Text: John 3:1-17
Sometimes the Bible is funny. Like today, in the story in the Gospel of John, where Jesus and Nicodemus engage in a sort of abbreviated first-century Greek version of “Who’s on First,” the famous Abbott and Costello routine.
It’s an odd little scene to begin with - Nicodemus is a leader of the Jews, a Pharisee, meaning that he is dedicated to studying the Scriptures in conversation with others and tries to interpret and apply the Scriptures to how he lives his life. But he comes to Jesus at night, which in the world of John is a clue that he knows he is doing something wrong. Night is when you do things you wouldn’t do in the light; night is when Judas goes out from the table after the last supper and betrays Jesus.
Nicodemus greets Jesus by saying that he, Nicodemus, and his folks know that Jesus is sent from God. Now perhaps Jesus becomes a little amused at this assertion, for being “sent from God” is the same thing that was said about John the Baptizer at the beginning of this Gospel. “There was a man sent from God whose name was John.” All of the Gospels go to some length to differentiate the Baptizer from Jesus, and it’s no different here.
Jesus is not just sent from God. As we heard in the first verse of this Gospel, Jesus has been from the beginning a resident of the kingdom of heaven and is on earth for a little while before he will return to God. And so he responds to Nicodemus by saying something about himself, but he does so by using a word that has more than one meaning.
You know, like mouse. There’s a mouse that has a tail and scurries through the meadow, and there’s a mouse that’s connected to your computer. You would be surprised to hear someone talking about a great new mouse she uses for her work if you are only thinking about a mouse that is in your kitchen cabinets which causes you to stand on a chair when you see it.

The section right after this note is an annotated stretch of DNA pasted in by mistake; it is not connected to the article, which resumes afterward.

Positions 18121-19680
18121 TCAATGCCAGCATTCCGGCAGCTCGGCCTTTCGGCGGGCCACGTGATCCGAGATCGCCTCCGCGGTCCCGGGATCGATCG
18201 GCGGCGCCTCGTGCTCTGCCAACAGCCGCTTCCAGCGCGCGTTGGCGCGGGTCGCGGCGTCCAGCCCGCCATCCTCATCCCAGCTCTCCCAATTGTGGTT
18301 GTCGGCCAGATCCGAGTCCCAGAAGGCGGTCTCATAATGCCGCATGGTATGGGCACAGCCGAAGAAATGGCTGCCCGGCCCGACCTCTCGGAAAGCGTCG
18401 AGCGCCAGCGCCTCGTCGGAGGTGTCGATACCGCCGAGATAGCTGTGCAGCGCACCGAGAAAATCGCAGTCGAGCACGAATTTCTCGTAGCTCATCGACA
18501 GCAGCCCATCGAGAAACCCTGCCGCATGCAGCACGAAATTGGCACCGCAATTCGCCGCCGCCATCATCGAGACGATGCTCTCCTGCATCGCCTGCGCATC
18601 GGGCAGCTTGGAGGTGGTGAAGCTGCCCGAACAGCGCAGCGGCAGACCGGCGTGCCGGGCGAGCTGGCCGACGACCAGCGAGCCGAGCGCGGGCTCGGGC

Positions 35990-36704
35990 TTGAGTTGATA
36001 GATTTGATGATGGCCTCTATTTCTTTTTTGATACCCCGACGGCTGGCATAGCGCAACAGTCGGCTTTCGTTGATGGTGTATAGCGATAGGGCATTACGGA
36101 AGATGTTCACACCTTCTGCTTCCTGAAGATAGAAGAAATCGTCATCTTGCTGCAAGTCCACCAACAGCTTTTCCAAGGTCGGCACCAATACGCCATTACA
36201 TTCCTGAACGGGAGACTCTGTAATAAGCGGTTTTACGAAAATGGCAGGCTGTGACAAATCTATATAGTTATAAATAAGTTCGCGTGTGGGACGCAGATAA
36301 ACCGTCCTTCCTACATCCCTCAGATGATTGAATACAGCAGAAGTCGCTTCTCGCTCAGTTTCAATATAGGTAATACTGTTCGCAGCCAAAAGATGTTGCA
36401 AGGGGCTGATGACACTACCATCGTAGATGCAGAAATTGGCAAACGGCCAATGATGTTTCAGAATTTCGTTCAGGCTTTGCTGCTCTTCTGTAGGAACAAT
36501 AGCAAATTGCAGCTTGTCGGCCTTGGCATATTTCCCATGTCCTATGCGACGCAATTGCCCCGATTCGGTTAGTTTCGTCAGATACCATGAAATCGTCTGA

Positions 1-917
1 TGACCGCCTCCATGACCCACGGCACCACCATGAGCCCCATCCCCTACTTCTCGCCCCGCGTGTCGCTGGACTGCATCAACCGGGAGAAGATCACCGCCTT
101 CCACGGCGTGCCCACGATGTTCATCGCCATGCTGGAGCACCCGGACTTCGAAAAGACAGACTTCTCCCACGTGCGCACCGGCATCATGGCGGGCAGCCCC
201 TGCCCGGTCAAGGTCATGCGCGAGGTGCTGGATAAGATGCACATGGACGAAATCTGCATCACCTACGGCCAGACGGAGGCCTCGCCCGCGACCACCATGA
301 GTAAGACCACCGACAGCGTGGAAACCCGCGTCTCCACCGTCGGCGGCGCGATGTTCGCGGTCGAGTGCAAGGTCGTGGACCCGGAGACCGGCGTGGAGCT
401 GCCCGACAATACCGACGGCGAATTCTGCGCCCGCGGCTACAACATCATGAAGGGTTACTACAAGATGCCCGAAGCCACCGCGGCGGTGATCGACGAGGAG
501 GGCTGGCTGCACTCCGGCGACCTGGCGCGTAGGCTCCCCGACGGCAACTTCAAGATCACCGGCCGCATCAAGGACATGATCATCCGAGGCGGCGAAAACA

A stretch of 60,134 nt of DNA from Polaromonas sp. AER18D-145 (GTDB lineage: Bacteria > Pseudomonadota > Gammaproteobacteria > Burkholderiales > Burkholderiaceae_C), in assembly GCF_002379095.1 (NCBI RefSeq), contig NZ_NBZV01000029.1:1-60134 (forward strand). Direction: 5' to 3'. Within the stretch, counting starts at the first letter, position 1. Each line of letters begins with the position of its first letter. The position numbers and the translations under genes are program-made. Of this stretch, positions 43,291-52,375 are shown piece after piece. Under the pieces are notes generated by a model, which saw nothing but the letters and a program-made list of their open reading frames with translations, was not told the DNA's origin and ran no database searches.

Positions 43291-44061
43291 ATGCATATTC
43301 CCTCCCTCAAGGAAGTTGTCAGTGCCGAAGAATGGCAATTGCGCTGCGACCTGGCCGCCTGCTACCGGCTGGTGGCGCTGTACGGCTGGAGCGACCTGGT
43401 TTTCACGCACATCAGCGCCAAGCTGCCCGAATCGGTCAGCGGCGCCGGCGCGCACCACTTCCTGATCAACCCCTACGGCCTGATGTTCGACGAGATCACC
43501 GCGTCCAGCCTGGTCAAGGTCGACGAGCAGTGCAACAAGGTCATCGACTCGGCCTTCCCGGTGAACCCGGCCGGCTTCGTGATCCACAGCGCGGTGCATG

Or rock, which is a thing you like to do in a chair on the porch but is also a thing you find outside on the ground.
We don’t get this in our English translation of the story of Jesus and Nicodemus, but in Greek, one of the words that has two meanings is anothen. It means either “again” or “from above.”
When Jesus starts talking about himself as one who has been born anothen, he is talking about being born from above, being descended from heaven, which is his unique identity. Nicodemus, however, hears Jesus say anothen and immediately thinks about being born again. Hence his incredulous question about entering a second time into one’s mother’s womb after one is grown, which he knows is impossible.
And Jesus doesn’t exactly labor to set Nicodemus straight. He seems to be having a little gentle fun with Nicodemus, who comes in saying that he knows all about Jesus already. He knows he is a teacher who performs signs and is sent from God, which was true of many people in that time and place.
But clearly, he doesn’t know all about Jesus. By the end of the Gospel, Nicodemus will return to the story as the man who comes with Joseph of Arimathea to prepare Jesus’ body with spices and lay it in the tomb. By the end of the story, Nicodemus will understand who Jesus is. But today, he hasn’t gotten it yet.